Touhou Genso Rondo: Bullet Ballet is a port of the PC edition of the game which was released exclusively for Japan back on August 11th, 2012; the game had since been released again in Japan for PS4 on May 11th, 2015, and is releasing in the UK on September 6th!

So, now that Genso has been localized and released in the west, what do I think of the game? As a freshman to the Touhou franchise, always seeing the franchise around and never playing a game in the franchise, this was my exposure into the strange, colourful and frankly cute world of Touhou.


And to be perfectly honest, whilst I enjoyed the game initially, Gensou Rondo failed to keep me invested deeply for longer than 3 hours. In my opinion, the main bugbear that plagues the magical girls, vampires and creatures of Genso is a lack of content. The game comes pre-packaged with 5 Stages, 10 Characters (With 1 acting as DLC, although you can play as this character in any mode other than Story Mode), and around 10 music tracks, bundled with 10 Story Modes (One locked behind DLC), an Arcade Mode, Boss Rush Mode, and Versus Modes…And that’s it.


Whilst the core gameplay is immensely addicting and fun, each of the 10 playable characters seem to have various balancing issues with each-other – For instance, Remillia Scarlett, resident Vampire and mistress of the Scarlet Devil Manor can easily devastate any opponent with ease, simply by surrounding herself with bullets and ramming into enemies, at times cutting your opponent’s HP by half. Another character, Utsuho Reiuji is gifted with massive, slow, long lasting projectiles which, if you manage to push your opponent to the side of the arena, will produce the same effects.

Another issue that affects the game is that each story mode seems trivial at best – The plot for various characters can go from setting up a battle tournament, to Remillia destroying all competitors on the first day, to Utsuho spouting endlessly about her glorious boiled eggs…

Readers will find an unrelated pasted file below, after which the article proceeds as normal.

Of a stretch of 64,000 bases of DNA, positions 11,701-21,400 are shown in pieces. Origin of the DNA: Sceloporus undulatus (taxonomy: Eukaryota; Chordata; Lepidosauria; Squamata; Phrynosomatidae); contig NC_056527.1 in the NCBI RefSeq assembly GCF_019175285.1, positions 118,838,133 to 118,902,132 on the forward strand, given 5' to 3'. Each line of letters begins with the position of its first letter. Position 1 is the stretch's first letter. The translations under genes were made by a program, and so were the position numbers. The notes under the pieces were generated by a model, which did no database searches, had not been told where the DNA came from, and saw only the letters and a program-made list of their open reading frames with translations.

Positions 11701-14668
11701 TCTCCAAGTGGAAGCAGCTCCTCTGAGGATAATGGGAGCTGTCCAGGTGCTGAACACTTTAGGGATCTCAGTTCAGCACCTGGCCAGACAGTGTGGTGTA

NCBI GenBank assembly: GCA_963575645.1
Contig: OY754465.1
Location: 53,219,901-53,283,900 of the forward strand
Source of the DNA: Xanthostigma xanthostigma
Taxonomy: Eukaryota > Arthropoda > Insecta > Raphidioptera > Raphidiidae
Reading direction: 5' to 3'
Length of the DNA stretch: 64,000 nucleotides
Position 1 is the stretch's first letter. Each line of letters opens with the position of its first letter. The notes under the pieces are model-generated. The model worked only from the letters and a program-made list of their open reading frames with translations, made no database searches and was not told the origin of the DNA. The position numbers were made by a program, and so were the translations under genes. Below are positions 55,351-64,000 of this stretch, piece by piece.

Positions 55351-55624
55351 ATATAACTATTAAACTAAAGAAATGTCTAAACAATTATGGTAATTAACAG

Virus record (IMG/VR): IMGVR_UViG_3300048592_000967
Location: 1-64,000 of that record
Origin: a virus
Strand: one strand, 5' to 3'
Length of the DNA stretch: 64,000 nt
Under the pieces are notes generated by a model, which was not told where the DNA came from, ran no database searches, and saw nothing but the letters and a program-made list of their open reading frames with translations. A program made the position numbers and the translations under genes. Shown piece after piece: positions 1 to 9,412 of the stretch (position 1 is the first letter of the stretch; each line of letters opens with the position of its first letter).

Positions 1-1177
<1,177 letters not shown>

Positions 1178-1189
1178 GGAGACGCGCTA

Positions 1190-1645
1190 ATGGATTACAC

Given, however, that the art for these segments is wonderful, crisp and detailed, especially when viewing on a large screen with no sense of pixilation, rasterization or loss of quality, and each song is equally addicting, giving the desire to complete the game wholly; the issue that stops me though is that thought of just doing the same thing, over, and over, and over again, abusing the overpowered techniques and slaughtering all enemies, even on Level 7 difficulty (The highest difficulty you have at the start of the game).

One thing I will praise, however, is that the game itself with all of its bright and colourful projectiles is a visual marvel (Excluding the character models); battles are frantic and hectic when you try to not abuse some of the overpowered abilities – Especially the Spells and Final Spells, which act as miniboss segments where your bullet-dodging skills are truly put to the test, with some of the most unforgiving, challenging and harsh bullet patterns I’ve faced. The feeling of satisfaction when you ace one of these sections, or successfully break your opponent out of a Spell is tremendous, and floods your system with adrenaline, if few and far between.


Finally, there’s the Multiplayer aspect of the game, that allows for you to face off against another player, either locally or online in a 1 v 1 duel; in my opinion, this is where the game shines most since you have no way of abusing some of the game’s AI, and have to tweak your strategies to whatever your enemy is doing rather than spamming OP moves. One thing I will say, however, is that, ironically, I wish there were a way of setting up a Tournament Mode, or some form of 4-player free-for-all mode to really ramp up the franticness of the game. There are also leaderboards for each mode, other than Story, so for you high-score seekers, this ought to be a treat.

Overall, Tohou Genso Rondo: Bullet Ballet is a fun, but repetitive, and sadly shallow bullet-hell battler, which aims to catch the eye of Touhou fans; if you’re a fan that has yet to pick up the game, you’re more than likely to love the combat, humour and visual style of the game – However, if you’re an outsider looking into this game, I would wait for a sale or price drop before seeking this game – For fans, I’m sure the game is worth the £30 price tag alone, but for newcomers and people only hearing of the franchise now… I would have to say that the game isn’t worth £30 for the amount of content provided. Given that, however, I can’t help but find myself returning to the game over and over again; it’s like a drug, hooking it’s claws in – I don’t think it’s the greatest game ever, but I can’t help but continue to come crawling back for more.

I would rate Touhou Genso Rondo: Bullet Ballet, a 8/10 for Touhou fans, and a 6/10 for newcomers.

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